The joyful feeling of bringing a new life into the world can quickly be dashed if you also receive a breast cancer diagnosis.
The joyful feeling of bringing a new life into the world can quickly be dashed if you also receive a breast cancer diagnosis. Suddenly, you’re thrust into a fight to protect your life. You may be concerned that the treatment you need could harm your baby. Or you may worry that treatment won’t be as effective if you’re pregnant. But it isn’t all bad news. According to estimates from The National Cancer Institute, only one in every 3,000 women is diagnosed with gestational breast cancer. And, several medical alternatives can slow the progression of the disease without compromising the pregnancy.
Because pregnancy causes your breasts to swell and become tender as milk ducts grow and stretch to prepare for breastfeeding, it may be more difficult to detect small lumps and to diagnose breast cancer. It’s good to know that most breast lumps found during pregnancy are unlikely to be breast cancer. But you should still bring any suspicious lump to your doctor’s attention and go through the proper tests to find out whether it might be cancer. DON’T WAIT until after you deliver your baby to have your doctor check the lump.
According to the American Cancer Society, mammograms are generally safe when you’re pregnant. The test requires only a small amount of radiation, and the radiation is focused on the breast, so most of it doesn’t reach other parts of the body. For extra protection, a lead shield is placed on the belly to block any possible radiation scatter.
Ultrasound is considered a safe tool for examining the breasts of pregnant women. It is usually used before mammography to evaluate a palpable lump (a lump you can feel). For pregnant and non-pregnant women, ultrasound can accurately tell if a lump is a harmless cyst filled with fluid or a solid mass that could be cancerous. It’s much less accurate at distinguishing between a solid lump that is breast cancer and a solid lump that is not.
The U.S. Food and Drug Administration says the safety of magnetic resonance imaging (MRI) during pregnancy hasn’t been established. There have been small studies that indicate an MRI doesn’t cause problems in pregnant women. Talk to your doctor about whether this type of test is safe for you and your baby.
A biopsy, a procedure in which doctors remove a small portion of the suspicious breast lump, is used to diagnose breast cancer with certainty in pregnant and non-pregnant women. Such tissue can be removed by a needle (needle or core biopsy) or by surgical removal of the entire lump (excisional biopsy). A biopsy can usually be an outpatient course of action. There is little risk to the baby. A biopsy can also be done under general anesthesia if needed, with minimal risk to the baby.
Since it’s rare that pregnant women are diagnosed with breast cancer, there hasn’t been a lot of research on treatment for breast cancer during pregnancy. Guidelines have been developed to ensure that pregnant women receive excellent breast cancer care.
Most studies show that pregnant women respond to treatment as well as other women of the same age and with the same stage and type of breast cancer. You need to do everything you can to treat it so you can mother your baby.
A study of 129 children from September 2015 found that babies whose mothers are treated for cancer while pregnant have no development problems. Treatments looked at included radiotherapy, chemotherapy, surgery and medication, and babies exposed to these in utero were no different from those whose mothers had cancer but received no treatment.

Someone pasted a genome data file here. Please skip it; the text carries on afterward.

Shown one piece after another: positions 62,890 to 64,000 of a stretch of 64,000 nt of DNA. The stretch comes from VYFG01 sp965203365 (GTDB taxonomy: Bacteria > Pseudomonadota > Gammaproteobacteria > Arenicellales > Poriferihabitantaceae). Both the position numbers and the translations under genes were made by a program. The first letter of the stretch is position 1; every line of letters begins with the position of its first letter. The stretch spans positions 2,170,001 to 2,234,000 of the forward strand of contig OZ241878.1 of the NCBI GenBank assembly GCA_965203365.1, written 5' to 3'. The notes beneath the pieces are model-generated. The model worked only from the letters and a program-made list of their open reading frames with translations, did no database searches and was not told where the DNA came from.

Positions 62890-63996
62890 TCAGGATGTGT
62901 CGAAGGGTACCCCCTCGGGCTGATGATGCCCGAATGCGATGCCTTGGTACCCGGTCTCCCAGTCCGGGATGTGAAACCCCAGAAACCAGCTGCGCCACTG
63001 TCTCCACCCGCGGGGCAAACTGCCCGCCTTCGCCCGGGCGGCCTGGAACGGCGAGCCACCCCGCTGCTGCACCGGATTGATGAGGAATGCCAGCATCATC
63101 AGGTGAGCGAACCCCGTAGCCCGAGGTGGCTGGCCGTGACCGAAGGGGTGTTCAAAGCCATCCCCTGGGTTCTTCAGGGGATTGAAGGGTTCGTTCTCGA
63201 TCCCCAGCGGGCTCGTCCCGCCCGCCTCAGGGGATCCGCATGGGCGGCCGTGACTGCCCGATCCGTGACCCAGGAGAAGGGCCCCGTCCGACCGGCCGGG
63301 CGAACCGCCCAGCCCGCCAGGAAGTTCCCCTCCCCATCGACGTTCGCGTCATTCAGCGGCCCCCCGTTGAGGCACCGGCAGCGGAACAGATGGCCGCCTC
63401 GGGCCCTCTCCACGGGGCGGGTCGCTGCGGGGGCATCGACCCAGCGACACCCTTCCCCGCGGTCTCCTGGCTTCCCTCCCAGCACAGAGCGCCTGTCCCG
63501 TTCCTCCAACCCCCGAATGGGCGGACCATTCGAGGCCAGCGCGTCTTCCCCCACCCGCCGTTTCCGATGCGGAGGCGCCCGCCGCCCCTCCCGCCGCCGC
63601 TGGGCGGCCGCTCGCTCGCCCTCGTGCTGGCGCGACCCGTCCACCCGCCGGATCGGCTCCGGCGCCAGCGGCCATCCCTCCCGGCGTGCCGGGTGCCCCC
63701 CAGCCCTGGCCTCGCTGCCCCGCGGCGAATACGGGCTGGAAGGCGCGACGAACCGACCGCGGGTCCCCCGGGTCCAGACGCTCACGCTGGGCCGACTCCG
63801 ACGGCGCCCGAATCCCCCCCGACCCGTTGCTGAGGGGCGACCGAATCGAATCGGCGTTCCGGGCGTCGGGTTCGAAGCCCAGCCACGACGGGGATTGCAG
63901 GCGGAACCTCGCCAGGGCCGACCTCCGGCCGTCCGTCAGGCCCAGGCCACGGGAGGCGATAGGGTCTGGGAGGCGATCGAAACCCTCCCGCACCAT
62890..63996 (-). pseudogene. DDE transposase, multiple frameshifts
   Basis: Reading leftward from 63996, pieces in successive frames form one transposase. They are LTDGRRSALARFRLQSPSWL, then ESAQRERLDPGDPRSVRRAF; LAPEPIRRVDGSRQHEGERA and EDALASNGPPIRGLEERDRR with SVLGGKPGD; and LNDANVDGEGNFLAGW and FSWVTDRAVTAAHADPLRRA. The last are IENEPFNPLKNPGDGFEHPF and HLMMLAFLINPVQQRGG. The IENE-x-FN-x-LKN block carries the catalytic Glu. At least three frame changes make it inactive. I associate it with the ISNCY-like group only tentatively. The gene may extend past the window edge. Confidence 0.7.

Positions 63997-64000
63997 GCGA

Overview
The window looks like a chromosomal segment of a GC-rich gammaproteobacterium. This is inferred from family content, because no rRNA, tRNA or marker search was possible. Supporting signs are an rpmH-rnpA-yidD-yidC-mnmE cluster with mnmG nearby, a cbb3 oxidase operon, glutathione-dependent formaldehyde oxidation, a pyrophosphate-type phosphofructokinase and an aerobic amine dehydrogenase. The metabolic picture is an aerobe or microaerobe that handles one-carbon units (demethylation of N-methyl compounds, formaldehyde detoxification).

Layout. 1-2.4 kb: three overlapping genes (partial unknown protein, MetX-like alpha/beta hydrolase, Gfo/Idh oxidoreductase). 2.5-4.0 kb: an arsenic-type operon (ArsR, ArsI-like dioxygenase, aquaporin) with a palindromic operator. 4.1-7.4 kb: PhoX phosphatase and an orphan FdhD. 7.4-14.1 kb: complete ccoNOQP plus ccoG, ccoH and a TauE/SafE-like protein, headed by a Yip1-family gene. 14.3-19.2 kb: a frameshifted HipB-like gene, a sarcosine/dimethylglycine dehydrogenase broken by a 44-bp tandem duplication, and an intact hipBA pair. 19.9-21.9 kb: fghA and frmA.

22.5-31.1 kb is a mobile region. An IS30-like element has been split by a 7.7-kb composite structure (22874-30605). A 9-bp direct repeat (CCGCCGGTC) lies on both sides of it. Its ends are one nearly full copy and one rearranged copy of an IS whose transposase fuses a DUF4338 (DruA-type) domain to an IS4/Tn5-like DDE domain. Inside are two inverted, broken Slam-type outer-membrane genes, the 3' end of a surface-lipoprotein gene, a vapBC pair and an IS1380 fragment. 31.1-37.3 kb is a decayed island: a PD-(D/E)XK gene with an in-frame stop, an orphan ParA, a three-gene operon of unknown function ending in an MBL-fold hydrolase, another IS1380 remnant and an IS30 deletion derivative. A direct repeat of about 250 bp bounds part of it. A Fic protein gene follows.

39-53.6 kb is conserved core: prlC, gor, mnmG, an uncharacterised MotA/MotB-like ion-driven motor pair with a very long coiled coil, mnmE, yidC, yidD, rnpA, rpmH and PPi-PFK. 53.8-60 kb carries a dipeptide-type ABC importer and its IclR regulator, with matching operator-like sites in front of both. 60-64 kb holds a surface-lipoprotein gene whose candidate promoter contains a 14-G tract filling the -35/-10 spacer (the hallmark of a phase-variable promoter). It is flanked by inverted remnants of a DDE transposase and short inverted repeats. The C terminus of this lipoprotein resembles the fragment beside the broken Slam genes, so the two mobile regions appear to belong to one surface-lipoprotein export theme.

Breastfeeding If You Have Breast Cancer
Breastfeeding provides many physical and emotional benefits to both baby and mom. Still, for moms who have a current breast cancer diagnosis, or who have received breast cancer treatment, the decision is even more complicated.
Breastfeeding during cancer treatment
In many cases, doctors will advise against trying to breastfeed while undergoing breast cancer treatment. Although cancer cannot be passed from the mother to the baby through breastmilk, certain chemicals from chemotherapy and hormone therapy can be. All procedures may not have the same effect, so it is important to talk with your oncologist about your treatment plan and with the pediatrician about the impact these medicines could have on your breast milk, and ultimately, on your baby.
You should also take into consideration the physical and emotional toll that undergoing therapy may involve. You and your doctor may prefer to conserve your energy and time for reclaiming your health, verses for milk production.
Breastfeeding after cancer treatment
The answer to knowing if you can still breastfeed after treatment depends on your situation. If you had surgery on only one breast, the unaffected breast should be fine. Treatment on the affected side may have damaged the tissue, making it uncomfortable for you to breastfeed or difficult for the baby to latch on. Breast surgery and radiation can affect the amount of milk that the breast can produce.
If you are interested in breastfeeding after cancer treatment, it is crucial to work with your child’s pediatrician to make sure your baby is getting the nutrition they need. A certified lactation consultant can also provide encouragement, guidance and resources.
Keeping the baby in your room after delivery, maintaining skin-to-skin contact and feeding on demand can help accelerate and maximize milk production and family bonding.
Be sure to check out our events, webinars and programs to learn more about surviving breast cancer. Best wishes for a healthy pregnancy!